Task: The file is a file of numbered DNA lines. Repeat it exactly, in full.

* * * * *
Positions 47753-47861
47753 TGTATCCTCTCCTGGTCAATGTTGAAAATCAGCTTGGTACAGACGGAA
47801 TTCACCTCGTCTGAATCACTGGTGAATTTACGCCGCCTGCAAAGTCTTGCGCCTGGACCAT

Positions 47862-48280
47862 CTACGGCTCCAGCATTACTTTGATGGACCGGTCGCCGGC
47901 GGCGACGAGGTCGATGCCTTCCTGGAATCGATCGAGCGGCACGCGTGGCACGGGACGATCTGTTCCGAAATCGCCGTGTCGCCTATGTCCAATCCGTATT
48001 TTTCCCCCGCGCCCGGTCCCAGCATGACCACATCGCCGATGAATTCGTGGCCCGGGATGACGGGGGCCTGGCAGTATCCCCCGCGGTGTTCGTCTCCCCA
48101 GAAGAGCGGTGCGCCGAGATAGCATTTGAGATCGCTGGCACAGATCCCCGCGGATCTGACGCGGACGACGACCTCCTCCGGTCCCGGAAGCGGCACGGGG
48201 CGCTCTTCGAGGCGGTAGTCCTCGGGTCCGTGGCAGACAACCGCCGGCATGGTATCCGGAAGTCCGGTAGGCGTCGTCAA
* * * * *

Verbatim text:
Positions 47753-47861
47753 TGTATCCTCTCCTGGTCAATGTTGAAAATCAGCTTGGTACAGACGGAA
47801 TTCACCTCGTCTGAATCACTGGTGAATTTACGCCGCCTGCAAAGTCTTGCGCCTGGACCAT

Positions 47862-48280
47862 CTACGGCTCCAGCATTACTTTGATGGACCGGTCGCCGGC
47901 GGCGACGAGGTCGATGCCTTCCTGGAATCGATCGAGCGGCACGCGTGGCACGGGACGATCTGTTCCGAAATCGCCGTGTCGCCTATGTCCAATCCGTATT
48001 TTTCCCCCGCGCCCGGTCCCAGCATGACCACATCGCCGATGAATTCGTGGCCCGGGATGACGGGGGCCTGGCAGTATCCCCCGCGGTGTTCGTCTCCCCA
48101 GAAGAGCGGTGCGCCGAGATAGCATTTGAGATCGCTGGCACAGATCCCCGCGGATCTGACGCGGACGACGACCTCCTCCGGTCCCGGAAGCGGCACGGGG
48201 CGCTCTTCGAGGCGGTAGTCCTCGGGTCCGTGGCAGACAACCGCCGGCATGGTATCCGGAAGTCCGGTAGGCGTCGTCAA